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Double Virtuality

When that French jet-liner crashed into the Atlantic Ocean, 228 souls were yanked out of their virtual comfort and their virtual security.

Most, if not all, of you know that in the early hours of June 1 an Air France jetliner with 228 souls on board fell out of the sky on its way from Rio de Janeiro to Paris, and crashed into the Atlantic Ocean. An extraordinary event? Or is not the extraordinary thing rather that not all of these 100- to 150-ton monsters fall out of the sky? Has not man’s technology virtually mastered reality?

The technology of these aerial Leviathans is indeed something to be marvelled at. Every day now thousands of them all over the world defy gravity to climb six miles high and blast hundreds of passengers at a time over mountain ranges, across vast oceans, from continent to continent, mostly in complete safety. The crashes always make headlines in the media, but they are so rare when compared with the total number of flights that the passengers may fear, but never think, that they will crash.

So with confidence they step into the monsters’ bellies at the airport of departure, stepping off earth and its real time-zones into the virtual world of soothing sounds, plastic meals and – virtuality within virtuality – “in-flight entertainment,” meaning, more and more, your own selection of movies in your own seat. Wrapped in this cosy cocoon of all-embracing technology, one has, normally, only the plane’s occasional shudder or change of its engines’ pitch to remind one that there is outside, starting only a few feet away, a potentially deadly reality, not always perfectly tamed . . .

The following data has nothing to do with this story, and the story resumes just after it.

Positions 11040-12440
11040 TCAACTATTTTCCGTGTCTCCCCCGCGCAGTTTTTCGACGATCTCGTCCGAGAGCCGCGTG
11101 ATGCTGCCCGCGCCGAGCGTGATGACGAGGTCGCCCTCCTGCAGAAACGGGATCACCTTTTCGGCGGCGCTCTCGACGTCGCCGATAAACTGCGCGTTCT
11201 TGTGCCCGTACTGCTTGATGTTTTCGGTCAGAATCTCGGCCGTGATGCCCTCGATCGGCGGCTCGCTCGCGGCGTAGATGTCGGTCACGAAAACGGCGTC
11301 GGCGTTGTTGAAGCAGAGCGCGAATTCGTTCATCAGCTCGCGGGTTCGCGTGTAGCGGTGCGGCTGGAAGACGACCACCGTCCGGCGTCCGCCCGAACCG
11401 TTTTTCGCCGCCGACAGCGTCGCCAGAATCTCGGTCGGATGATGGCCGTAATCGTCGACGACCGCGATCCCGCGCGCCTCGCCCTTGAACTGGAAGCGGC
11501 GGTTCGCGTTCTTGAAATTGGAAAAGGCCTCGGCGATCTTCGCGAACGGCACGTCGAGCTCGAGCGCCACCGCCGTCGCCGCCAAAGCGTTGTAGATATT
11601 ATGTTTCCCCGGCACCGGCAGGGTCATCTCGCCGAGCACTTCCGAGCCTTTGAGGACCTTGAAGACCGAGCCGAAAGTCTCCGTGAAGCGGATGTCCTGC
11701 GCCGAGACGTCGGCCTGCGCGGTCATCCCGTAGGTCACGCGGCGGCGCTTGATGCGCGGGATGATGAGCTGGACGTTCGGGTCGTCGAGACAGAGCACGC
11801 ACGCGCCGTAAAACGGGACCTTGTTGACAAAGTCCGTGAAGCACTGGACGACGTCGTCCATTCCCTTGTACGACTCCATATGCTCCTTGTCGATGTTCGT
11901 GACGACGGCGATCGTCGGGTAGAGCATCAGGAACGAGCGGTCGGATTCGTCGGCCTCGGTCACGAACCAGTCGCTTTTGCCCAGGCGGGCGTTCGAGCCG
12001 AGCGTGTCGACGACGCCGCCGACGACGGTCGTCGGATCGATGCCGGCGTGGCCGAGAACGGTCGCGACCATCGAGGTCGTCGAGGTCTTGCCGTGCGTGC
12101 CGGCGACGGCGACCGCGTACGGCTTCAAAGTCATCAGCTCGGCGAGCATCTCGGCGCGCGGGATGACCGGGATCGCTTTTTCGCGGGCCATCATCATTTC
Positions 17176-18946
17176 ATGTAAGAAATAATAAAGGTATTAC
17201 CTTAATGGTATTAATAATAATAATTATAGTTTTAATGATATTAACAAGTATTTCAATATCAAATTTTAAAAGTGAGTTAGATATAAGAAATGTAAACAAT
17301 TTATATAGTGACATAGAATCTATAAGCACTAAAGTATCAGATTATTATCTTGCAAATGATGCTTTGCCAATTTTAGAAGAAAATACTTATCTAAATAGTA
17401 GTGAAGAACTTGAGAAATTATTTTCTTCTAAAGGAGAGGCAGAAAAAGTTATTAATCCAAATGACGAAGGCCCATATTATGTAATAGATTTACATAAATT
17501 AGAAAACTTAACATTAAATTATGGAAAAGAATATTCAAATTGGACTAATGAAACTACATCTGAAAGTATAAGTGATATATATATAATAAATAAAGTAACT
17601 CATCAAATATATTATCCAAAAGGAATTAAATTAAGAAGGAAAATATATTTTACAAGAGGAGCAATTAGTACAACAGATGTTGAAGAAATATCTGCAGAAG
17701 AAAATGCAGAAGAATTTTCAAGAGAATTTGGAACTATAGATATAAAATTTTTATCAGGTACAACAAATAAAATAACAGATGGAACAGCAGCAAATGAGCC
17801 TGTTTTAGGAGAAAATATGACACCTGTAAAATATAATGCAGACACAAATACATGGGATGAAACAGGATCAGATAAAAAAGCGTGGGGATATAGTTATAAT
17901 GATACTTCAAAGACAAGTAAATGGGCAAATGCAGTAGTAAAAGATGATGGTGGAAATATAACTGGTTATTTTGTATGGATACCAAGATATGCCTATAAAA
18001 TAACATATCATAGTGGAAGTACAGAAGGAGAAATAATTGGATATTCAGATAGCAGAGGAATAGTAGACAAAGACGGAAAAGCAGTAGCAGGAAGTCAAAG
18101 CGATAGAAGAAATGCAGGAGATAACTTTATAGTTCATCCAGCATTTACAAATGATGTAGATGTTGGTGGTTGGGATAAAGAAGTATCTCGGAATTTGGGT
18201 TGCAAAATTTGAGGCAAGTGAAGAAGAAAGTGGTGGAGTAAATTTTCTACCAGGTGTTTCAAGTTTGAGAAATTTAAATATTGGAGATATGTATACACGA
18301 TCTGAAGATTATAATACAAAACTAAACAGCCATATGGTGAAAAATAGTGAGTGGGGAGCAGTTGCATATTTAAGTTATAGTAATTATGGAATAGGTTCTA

. . .What must those last moments have been like inside the cabins of Air France # 447? Horrible to imagine! Eleven days later the exact cause of the crash is still not known. Did blocked speed sensors so confuse the fly-by-wire computers as to cause erratic changes of speed, highly dangerous on flying into turbulence? Lucky for the passengers and crew if the plane broke apart on high, so that the instant de-pressurisation will have deprived them of consciousness for the several-minute tumble through darkness down to certain death on impact with the water, which behaves in the circumstances like concrete!

Or were they unlucky? Of the 228 souls on AF 447, how many will have had the need to make a perfect act of contrition before losing consciousness? Of these, how many will have had the necessary faith and presence of mind, not overwhelmed by panic and fear, to do so? In brief, how many were ready to save their souls? Concerning the moment of death, Our Lord tells all of us, “Watch ye therefore, for you know not when the lord of the house cometh . . .lest coming on a sudden, he find you sleeping” (Mk.XIII,38). And concerning apparently random accidents he says, “Except you do penance, you shall all likewise perish” (Lk,XIII,5). Penance enough today is to live by our Faith. Still too much? Anything less is haunted by AF 447.

Kyrie eleison.

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